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Measuring Your Website COI: The Cost of Inactivity

Tylor Hermanson

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How much are you losing to delay (or forego) your website recommendations?

In the pharma industry, we know it too well. We know it because it’s threaded throughout our own marketing messaging:

“Don’t wait! It could cost you.”

“Acting early will give you the best chance for success.”

“It’s not worth the risk to stand still.”

Sound familiar?

My mother rarely went to the doctor, smoked like a chimney and was such a bad driver (still is) she once slammed into a parked armored truck. But it was a little mole on her back that almost took her life. She knew about it for years and watched it get worse over time. However, the busyness of life and that back-of-her-mind anxiety of the unknown kept her from getting it checked out until it was almost too late. Skin cancer is the most common type of cancer and generally has a very optimistic survival rate. However, even with both intense radiation and chemotherapy, the doctor told my mom her 10-year survival rate for her Stage IV melanoma was just 15%. Thankfully, we are on year eight and she is still going strong. But the point here is that, if you wait, even something as trivial as a mole can cost you big time in the long run.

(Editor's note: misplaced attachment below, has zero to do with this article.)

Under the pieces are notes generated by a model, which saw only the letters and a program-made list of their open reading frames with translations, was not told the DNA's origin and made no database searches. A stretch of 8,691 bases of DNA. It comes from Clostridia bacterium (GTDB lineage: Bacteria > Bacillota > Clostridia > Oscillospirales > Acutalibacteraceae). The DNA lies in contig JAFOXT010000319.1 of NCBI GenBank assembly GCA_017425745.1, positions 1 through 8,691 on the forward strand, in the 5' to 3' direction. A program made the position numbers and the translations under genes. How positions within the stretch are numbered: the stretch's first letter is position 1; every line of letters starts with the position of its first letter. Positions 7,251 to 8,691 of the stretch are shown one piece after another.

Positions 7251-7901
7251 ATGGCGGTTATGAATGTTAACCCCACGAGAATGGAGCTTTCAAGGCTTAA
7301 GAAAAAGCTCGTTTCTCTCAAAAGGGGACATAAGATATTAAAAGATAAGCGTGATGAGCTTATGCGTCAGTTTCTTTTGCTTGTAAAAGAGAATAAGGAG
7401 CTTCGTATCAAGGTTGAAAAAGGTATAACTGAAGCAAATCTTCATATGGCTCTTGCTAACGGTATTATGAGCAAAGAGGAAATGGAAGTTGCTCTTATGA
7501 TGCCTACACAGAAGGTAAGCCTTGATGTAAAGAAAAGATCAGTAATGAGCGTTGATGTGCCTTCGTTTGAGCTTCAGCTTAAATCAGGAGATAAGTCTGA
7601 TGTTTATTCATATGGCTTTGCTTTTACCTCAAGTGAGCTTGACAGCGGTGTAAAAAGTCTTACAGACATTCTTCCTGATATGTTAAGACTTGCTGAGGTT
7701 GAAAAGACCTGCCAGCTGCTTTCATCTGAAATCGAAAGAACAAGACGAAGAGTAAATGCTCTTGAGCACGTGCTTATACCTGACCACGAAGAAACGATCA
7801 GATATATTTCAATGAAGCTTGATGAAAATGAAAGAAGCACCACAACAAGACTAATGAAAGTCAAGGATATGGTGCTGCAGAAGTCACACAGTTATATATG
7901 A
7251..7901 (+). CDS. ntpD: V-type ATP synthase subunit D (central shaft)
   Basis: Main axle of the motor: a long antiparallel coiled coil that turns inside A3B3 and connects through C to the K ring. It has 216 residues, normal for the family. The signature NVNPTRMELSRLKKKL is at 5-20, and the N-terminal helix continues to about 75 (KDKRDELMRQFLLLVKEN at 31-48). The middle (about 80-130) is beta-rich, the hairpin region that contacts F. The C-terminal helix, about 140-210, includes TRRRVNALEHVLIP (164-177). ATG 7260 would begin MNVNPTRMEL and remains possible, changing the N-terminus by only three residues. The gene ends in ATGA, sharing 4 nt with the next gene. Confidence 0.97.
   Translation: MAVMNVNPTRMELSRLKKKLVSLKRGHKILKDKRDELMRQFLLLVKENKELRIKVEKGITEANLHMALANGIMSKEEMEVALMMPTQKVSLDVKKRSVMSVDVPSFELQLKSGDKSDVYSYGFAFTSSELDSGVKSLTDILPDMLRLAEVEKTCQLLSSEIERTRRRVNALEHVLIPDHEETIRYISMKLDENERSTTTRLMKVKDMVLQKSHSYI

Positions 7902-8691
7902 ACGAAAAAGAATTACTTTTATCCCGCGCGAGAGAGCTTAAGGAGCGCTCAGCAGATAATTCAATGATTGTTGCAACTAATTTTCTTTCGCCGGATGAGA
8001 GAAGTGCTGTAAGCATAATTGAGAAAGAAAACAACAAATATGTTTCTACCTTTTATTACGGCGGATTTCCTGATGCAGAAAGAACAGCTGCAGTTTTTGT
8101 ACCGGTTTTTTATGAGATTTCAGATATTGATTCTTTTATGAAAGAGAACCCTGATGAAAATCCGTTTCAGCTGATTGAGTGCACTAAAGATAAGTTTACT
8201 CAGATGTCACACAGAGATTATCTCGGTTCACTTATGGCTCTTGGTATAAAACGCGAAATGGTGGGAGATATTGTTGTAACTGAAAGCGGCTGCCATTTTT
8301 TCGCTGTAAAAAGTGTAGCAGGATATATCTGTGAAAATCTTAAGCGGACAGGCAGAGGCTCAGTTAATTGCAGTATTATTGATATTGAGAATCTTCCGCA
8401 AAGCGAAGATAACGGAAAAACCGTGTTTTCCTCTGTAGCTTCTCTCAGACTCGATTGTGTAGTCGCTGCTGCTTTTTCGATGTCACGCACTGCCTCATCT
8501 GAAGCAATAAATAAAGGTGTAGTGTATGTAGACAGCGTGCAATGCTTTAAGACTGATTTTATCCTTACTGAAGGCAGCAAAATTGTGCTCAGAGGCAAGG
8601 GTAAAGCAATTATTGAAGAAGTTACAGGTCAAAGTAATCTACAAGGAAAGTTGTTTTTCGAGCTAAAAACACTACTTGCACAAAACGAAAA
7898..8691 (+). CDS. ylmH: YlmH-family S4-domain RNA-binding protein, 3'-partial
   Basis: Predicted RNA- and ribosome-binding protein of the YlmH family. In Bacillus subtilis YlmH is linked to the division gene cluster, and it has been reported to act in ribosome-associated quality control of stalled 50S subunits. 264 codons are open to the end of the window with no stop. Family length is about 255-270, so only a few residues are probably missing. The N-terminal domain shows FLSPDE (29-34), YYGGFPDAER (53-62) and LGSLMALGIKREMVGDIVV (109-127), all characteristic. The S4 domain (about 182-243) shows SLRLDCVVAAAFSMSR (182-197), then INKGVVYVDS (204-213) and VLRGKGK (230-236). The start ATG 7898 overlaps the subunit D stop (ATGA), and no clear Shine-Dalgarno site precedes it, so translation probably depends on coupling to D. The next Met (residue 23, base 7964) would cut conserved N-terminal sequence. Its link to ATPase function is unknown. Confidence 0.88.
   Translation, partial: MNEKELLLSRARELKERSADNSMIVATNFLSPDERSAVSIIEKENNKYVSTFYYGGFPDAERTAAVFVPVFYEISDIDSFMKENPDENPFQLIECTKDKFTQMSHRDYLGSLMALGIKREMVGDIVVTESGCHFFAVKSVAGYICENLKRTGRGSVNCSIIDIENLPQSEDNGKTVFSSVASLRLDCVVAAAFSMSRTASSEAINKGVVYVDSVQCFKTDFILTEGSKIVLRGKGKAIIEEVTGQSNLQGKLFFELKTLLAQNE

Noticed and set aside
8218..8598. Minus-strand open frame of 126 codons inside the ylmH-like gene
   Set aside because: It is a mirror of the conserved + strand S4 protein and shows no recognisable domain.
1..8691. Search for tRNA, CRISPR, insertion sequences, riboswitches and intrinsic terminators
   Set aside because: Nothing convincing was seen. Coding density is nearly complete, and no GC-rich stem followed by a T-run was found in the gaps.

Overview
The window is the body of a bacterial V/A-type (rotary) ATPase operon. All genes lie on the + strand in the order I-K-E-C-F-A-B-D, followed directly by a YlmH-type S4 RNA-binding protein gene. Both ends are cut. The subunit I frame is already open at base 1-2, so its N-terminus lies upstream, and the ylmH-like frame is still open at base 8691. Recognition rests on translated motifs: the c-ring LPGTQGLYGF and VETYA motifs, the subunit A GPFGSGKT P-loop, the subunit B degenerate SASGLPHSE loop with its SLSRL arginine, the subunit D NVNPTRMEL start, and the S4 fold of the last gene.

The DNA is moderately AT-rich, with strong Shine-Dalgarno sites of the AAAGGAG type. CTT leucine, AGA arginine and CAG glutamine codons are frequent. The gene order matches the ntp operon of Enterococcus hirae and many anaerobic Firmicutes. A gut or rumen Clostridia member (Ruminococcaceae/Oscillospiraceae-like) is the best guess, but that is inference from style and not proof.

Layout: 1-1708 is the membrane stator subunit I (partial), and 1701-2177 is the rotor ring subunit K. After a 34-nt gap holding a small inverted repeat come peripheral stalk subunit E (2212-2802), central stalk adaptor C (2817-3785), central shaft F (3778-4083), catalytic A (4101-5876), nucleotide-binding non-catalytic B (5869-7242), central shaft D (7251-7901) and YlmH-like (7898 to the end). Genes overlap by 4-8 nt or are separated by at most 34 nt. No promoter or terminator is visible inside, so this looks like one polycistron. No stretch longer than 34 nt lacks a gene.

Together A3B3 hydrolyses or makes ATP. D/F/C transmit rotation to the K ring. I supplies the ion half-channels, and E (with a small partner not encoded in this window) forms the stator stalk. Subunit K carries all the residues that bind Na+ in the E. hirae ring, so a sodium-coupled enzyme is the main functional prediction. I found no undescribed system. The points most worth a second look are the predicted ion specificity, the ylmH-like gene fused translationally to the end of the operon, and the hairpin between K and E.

So what does this have to do with pharmaceutical marketing? More than you might think. Taking a dose of “early diagnosis” medicine may be just what your marketing needs to get to the next level. 

COI: Cost of inactivity